ometimes when we are studying the Bible, we come across some statements that force us into some uncomfortable conclusions. This is what happened to me when I was studying the asection on the three Pilgrimage Festivals of Israel for my preaching commentary on Deuteronomy. Let me share an excerpt from the commentary.
CELEBRATING WITH THE NEEDY (Deut. 16:11, 14)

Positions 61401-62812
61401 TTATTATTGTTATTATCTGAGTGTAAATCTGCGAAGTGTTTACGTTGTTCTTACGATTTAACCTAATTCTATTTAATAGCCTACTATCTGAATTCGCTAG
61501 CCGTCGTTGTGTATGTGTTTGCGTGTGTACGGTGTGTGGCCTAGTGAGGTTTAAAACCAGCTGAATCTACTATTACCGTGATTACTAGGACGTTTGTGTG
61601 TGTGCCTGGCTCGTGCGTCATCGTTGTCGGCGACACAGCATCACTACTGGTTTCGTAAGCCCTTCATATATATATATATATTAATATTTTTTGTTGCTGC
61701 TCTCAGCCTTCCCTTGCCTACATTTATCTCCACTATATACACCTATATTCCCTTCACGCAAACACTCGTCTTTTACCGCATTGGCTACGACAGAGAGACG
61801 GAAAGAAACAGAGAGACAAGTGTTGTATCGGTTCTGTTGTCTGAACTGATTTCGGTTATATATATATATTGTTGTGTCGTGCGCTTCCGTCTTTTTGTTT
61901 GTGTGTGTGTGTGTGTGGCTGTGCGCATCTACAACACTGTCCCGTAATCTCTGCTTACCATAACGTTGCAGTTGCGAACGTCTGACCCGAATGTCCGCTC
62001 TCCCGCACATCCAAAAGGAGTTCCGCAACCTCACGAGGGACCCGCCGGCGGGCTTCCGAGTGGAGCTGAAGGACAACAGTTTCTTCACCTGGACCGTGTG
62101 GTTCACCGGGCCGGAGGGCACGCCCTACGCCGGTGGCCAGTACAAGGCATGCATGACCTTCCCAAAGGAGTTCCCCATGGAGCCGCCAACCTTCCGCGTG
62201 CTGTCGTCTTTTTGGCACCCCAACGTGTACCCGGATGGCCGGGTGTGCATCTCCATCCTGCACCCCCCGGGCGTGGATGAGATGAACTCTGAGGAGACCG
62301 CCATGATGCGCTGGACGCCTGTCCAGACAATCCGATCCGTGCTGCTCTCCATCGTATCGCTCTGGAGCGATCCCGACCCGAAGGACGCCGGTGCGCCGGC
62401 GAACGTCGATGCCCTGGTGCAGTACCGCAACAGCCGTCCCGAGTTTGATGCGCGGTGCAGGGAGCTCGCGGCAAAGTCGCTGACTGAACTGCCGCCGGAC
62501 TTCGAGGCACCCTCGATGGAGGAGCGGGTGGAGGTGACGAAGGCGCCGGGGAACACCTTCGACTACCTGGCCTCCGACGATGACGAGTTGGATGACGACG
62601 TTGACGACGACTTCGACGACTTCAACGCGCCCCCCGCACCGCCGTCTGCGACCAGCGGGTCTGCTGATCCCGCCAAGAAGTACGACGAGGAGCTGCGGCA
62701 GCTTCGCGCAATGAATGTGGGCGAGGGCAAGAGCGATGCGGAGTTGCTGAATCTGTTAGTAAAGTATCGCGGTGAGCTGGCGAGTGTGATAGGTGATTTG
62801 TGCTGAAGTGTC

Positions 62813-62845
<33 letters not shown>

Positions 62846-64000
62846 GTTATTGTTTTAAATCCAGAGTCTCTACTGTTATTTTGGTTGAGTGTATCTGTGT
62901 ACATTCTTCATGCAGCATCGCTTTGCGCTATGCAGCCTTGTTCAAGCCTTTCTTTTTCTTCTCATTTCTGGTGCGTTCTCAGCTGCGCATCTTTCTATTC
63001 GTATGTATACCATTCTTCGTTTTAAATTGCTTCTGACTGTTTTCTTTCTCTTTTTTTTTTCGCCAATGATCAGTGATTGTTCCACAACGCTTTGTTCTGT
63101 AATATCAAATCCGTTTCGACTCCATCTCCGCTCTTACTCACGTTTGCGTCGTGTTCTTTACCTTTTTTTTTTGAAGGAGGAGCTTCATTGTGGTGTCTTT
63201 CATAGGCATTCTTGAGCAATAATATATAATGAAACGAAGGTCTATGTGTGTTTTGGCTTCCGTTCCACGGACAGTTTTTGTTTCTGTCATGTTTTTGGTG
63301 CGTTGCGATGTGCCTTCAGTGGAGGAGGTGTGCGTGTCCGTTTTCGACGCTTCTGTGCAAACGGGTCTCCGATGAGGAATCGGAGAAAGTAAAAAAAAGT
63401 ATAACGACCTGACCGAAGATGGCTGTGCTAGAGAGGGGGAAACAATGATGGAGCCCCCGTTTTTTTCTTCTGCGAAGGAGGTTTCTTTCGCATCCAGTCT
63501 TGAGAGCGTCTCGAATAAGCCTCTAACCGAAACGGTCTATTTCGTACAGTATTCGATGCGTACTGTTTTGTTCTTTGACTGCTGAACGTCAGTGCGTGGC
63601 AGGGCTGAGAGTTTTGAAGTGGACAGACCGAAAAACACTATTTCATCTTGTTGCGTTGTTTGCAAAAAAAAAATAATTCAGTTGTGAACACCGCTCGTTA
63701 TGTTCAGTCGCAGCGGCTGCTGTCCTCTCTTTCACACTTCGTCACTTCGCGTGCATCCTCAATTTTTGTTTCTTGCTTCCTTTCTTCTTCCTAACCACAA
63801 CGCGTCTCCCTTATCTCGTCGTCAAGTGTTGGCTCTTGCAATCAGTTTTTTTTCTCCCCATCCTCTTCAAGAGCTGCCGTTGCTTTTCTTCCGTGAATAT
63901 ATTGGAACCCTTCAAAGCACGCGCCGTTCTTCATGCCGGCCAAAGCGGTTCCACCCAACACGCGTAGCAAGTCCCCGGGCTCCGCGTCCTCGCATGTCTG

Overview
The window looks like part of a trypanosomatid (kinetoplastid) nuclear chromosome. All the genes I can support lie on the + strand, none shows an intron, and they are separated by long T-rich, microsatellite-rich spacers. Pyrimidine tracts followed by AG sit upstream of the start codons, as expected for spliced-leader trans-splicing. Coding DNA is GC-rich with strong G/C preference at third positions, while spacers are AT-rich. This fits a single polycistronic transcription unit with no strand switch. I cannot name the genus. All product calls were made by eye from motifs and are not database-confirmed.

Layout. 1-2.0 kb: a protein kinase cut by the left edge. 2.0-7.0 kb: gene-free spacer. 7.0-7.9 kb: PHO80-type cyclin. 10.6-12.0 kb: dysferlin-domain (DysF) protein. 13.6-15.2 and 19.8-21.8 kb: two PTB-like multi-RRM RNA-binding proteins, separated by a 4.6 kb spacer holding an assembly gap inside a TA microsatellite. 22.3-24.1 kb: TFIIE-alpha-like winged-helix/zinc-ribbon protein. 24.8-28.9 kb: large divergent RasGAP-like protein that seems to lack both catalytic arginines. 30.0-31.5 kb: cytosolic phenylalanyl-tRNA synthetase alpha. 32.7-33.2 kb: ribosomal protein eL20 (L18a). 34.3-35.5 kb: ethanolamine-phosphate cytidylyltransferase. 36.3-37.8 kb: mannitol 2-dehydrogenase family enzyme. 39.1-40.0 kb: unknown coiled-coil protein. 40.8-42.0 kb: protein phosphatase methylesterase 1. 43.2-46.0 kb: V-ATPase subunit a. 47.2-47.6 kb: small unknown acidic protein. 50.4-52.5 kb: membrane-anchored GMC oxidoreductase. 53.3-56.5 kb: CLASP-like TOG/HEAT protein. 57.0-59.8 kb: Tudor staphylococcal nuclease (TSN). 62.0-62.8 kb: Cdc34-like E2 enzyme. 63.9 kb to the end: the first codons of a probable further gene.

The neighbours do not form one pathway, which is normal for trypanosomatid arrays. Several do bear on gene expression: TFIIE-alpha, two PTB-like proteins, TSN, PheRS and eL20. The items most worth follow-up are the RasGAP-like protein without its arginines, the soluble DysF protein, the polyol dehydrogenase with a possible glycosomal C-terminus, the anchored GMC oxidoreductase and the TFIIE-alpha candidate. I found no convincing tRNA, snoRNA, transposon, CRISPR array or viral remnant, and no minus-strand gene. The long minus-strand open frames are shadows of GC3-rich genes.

Both the Feast of Weeks and the Feast of Booths are to be celebrated with a wider circle than one’s own family. Verse 11 says, “And you shall rejoice before the Lord your God, you and your son and your daughter, your male servant and your female servant, the Levite who is within your towns, the sojourner, the fatherless, and the widow who are among you” (see also 16:14). The term “sojourner” is used in the Bible for those we would describe as “resident aliens”—foreigners who have settled in the land. The King James Version rendering, “stranger,” is therefore misleading. Also included in the festival celebration are people whom the hosts would consider as being of a lower class and therefore who would usually not be included in celebratory meals with the family: “…your male servant and your female servant.” Then there were “the fatherless” and “the widows” who were needy people. There was economic disparity in Israel, but no class difference was tolerated among the people of God. We must do things to ease the burdens of the poor and needy (15:1-18), but we must never treat them as in any way inferior or not equal to us.